Lecture 6 Answers - Lecture 6: Study Questions and Answers...

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: Study Questions and Answers 1. How do incomplete dominance and codominance differ? Incomplete dominance means the phenotype of the heterozygote is intermediate to the phenotypes of the homozygotes. Codominance refers to situations in which both alleles are expressed and both phenotypes are manifested simultaneously. 2. What is incomplete penetrance and what causes it? Incomplete penetrance occurs when an individual with a particular genotype does not express the expected phenotype. Environmental factors, as well as the effects of other genes, may alter the phenotypic expression of a particular genotype. 3. What is gene interaction? What is the difference between an epistatic gene and a hypostatic gene? Gene interaction is the determination of a single trait or phenotype by genes at more than one locus; the effect of one gene on a trait depends on the effects of a different gene located elsewhere in the genome. One type of gene interaction is epistasis. The alleles at the epistatic gene mask or repress the effects of alleles at another gene. The gene whose alleles are masked or repressed is called the hypostatic gene. 4. What is a recessive epistatic gene? Recessive epistasis occurs when the epistatic gene in a homozygous recessive state masks the interacting gene or genes. In the example from the text, being homozygous recessive at the locus for deposition of color in hair shafts (ee) completely masked the effect of the color locus regardless of whether it had the dominant black (B-) or recessive brown (bb) allele. 5. What is a complementation test and what is it used for? Complementation tests are used to determine whether different recessive mutations affect the same gene or locus (are allelic) or whether they affect different genes. The two mutations are introduced into the same individual by crossing homozygotes for each of the mutants. If the progeny show a mutant phenotype, then the mutations are allelic (in the same gene). If the progeny show a wild-type (dominant) phenotype, then the mutations are in different genes and are said to complement each other because each of the mutant parents can supply a functional copy (or dominant allele) of the gene mutated in the other parent. 6. What characteristics are exhibited by a cytoplasmically inherited trait? Cytoplasmically inherited traits are encoded by genes in the cytoplasm. Because the cytoplasm usually is inherited from a single (most often the female) parent, reciprocal crosses do not show the same results. Cytoplasmically inherited traits often show great variability because different egg cells (female gametes) may have differing proportions of cytoplasmic alleles from random sorting of mitochondria (or plastids in plants). 7. Palomino horses have a golden yellow coat, chestnut horses have a brown coat,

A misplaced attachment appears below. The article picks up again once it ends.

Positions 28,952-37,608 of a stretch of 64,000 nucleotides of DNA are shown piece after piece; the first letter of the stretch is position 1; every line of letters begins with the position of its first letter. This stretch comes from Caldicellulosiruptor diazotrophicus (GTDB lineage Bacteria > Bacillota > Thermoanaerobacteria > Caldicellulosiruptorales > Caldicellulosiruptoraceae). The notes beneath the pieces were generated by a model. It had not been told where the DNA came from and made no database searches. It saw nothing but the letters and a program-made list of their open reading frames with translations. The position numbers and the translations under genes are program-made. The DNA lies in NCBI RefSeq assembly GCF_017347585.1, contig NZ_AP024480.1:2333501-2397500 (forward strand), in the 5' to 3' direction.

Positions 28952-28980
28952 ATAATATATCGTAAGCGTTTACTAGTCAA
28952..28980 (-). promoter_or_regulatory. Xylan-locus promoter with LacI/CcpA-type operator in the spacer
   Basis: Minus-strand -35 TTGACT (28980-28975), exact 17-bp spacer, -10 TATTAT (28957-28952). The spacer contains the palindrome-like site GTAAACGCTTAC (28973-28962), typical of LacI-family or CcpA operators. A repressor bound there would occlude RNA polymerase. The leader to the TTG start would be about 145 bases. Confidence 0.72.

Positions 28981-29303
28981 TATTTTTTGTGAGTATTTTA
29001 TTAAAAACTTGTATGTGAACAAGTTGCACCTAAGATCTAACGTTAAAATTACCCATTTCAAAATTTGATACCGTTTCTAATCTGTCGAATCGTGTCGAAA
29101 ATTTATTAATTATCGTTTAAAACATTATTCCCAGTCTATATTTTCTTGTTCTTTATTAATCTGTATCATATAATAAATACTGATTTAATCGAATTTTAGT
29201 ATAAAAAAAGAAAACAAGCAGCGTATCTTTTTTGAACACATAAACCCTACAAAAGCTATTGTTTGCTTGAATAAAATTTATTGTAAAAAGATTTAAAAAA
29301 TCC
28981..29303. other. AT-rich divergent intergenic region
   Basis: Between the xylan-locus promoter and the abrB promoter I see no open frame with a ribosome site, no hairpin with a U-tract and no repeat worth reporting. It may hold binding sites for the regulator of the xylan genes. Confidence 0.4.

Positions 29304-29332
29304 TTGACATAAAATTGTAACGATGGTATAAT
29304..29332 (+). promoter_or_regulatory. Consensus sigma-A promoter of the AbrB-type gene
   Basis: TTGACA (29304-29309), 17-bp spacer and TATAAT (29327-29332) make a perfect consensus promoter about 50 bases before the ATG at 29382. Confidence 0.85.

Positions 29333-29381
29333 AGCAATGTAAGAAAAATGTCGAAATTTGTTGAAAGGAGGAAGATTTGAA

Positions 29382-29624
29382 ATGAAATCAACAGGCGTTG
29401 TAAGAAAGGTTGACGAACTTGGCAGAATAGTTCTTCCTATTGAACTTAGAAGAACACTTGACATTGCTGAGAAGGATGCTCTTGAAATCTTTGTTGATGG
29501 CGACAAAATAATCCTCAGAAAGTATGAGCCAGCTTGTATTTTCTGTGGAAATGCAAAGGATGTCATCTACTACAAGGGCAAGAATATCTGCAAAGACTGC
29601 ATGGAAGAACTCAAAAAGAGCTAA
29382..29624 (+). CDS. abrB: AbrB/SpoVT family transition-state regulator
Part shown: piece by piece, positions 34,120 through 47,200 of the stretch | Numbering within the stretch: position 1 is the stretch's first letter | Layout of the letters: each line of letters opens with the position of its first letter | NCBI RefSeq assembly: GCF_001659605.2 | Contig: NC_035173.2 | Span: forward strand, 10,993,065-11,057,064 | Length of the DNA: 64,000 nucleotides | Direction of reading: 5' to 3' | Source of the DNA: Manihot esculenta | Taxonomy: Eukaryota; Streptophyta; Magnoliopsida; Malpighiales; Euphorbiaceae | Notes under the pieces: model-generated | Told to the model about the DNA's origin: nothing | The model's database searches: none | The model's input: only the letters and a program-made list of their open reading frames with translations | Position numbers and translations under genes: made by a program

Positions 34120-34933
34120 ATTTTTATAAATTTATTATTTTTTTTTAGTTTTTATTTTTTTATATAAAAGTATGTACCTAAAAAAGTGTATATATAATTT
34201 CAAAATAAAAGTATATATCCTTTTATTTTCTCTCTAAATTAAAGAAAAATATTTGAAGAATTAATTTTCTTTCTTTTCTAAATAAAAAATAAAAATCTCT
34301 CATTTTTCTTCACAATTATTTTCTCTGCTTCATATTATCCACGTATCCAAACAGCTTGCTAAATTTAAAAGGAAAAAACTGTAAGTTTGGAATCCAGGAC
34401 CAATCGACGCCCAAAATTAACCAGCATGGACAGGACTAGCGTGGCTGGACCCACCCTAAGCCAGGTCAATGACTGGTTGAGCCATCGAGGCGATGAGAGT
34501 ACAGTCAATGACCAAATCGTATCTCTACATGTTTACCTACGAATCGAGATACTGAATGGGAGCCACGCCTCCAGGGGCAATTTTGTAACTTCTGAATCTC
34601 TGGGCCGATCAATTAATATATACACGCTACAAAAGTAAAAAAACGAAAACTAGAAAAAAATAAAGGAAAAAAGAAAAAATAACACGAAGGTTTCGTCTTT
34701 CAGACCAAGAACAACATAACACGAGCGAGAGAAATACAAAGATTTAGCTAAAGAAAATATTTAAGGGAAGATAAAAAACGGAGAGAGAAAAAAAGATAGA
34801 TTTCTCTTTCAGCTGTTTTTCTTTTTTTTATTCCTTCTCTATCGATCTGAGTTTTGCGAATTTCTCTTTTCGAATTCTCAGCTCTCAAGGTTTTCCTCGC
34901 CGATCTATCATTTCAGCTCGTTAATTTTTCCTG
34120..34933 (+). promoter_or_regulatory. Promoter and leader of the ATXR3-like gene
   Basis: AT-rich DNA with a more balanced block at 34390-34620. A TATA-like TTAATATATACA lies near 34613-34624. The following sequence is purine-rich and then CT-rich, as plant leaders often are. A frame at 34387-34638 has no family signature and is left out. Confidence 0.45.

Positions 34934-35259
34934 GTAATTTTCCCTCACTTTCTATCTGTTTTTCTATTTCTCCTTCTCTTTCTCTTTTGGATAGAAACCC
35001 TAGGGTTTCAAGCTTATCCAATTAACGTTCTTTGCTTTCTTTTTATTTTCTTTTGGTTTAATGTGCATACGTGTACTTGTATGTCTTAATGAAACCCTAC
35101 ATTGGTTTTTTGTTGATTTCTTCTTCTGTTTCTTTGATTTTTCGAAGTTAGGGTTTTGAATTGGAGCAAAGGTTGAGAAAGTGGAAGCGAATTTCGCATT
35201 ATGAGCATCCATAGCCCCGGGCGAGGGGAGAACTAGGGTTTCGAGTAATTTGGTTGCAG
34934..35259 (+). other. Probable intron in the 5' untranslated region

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This note was uploaded on 05/07/2011 for the course BIOLOGY 352 taught by Professor Townsend during the Spring '08 term at San Diego State.

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Lecture 6 Answers - Lecture 6: Study Questions and Answers...

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